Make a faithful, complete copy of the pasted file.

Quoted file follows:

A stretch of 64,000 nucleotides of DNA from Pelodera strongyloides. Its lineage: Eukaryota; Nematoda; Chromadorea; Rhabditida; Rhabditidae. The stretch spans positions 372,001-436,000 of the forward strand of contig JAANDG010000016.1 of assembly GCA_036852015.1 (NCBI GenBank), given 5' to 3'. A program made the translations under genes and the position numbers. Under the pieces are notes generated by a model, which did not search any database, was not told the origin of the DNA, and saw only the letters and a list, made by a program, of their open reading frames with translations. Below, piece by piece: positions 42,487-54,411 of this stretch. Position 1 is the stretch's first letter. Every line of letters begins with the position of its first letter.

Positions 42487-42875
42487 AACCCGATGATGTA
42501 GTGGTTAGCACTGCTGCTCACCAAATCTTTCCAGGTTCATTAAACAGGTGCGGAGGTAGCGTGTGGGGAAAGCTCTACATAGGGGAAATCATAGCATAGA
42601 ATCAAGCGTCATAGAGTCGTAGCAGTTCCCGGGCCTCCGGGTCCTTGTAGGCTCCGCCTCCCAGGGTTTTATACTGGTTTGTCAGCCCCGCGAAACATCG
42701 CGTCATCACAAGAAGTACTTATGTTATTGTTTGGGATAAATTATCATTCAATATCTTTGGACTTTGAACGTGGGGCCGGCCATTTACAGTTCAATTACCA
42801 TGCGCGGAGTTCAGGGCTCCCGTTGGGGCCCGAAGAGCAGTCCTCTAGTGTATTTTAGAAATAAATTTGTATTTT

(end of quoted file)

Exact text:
A stretch of 64,000 nucleotides of DNA from Pelodera strongyloides. Its lineage: Eukaryota; Nematoda; Chromadorea; Rhabditida; Rhabditidae. The stretch spans positions 372,001-436,000 of the forward strand of contig JAANDG010000016.1 of assembly GCA_036852015.1 (NCBI GenBank), given 5' to 3'. A program made the translations under genes and the position numbers. Under the pieces are notes generated by a model, which did not search any database, was not told the origin of the DNA, and saw only the letters and a list, made by a program, of their open reading frames with translations. Below, piece by piece: positions 42,487-54,411 of this stretch. Position 1 is the stretch's first letter. Every line of letters begins with the position of its first letter.

Positions 42487-42875
42487 AACCCGATGATGTA
42501 GTGGTTAGCACTGCTGCTCACCAAATCTTTCCAGGTTCATTAAACAGGTGCGGAGGTAGCGTGTGGGGAAAGCTCTACATAGGGGAAATCATAGCATAGA
42601 ATCAAGCGTCATAGAGTCGTAGCAGTTCCCGGGCCTCCGGGTCCTTGTAGGCTCCGCCTCCCAGGGTTTTATACTGGTTTGTCAGCCCCGCGAAACATCG
42701 CGTCATCACAAGAAGTACTTATGTTATTGTTTGGGATAAATTATCATTCAATATCTTTGGACTTTGAACGTGGGGCCGGCCATTTACAGTTCAATTACCA
42801 TGCGCGGAGTTCAGGGCTCCCGTTGGGGCCCGAAGAGCAGTCCTCTAGTGTATTTTAGAAATAAATTTGTATTTT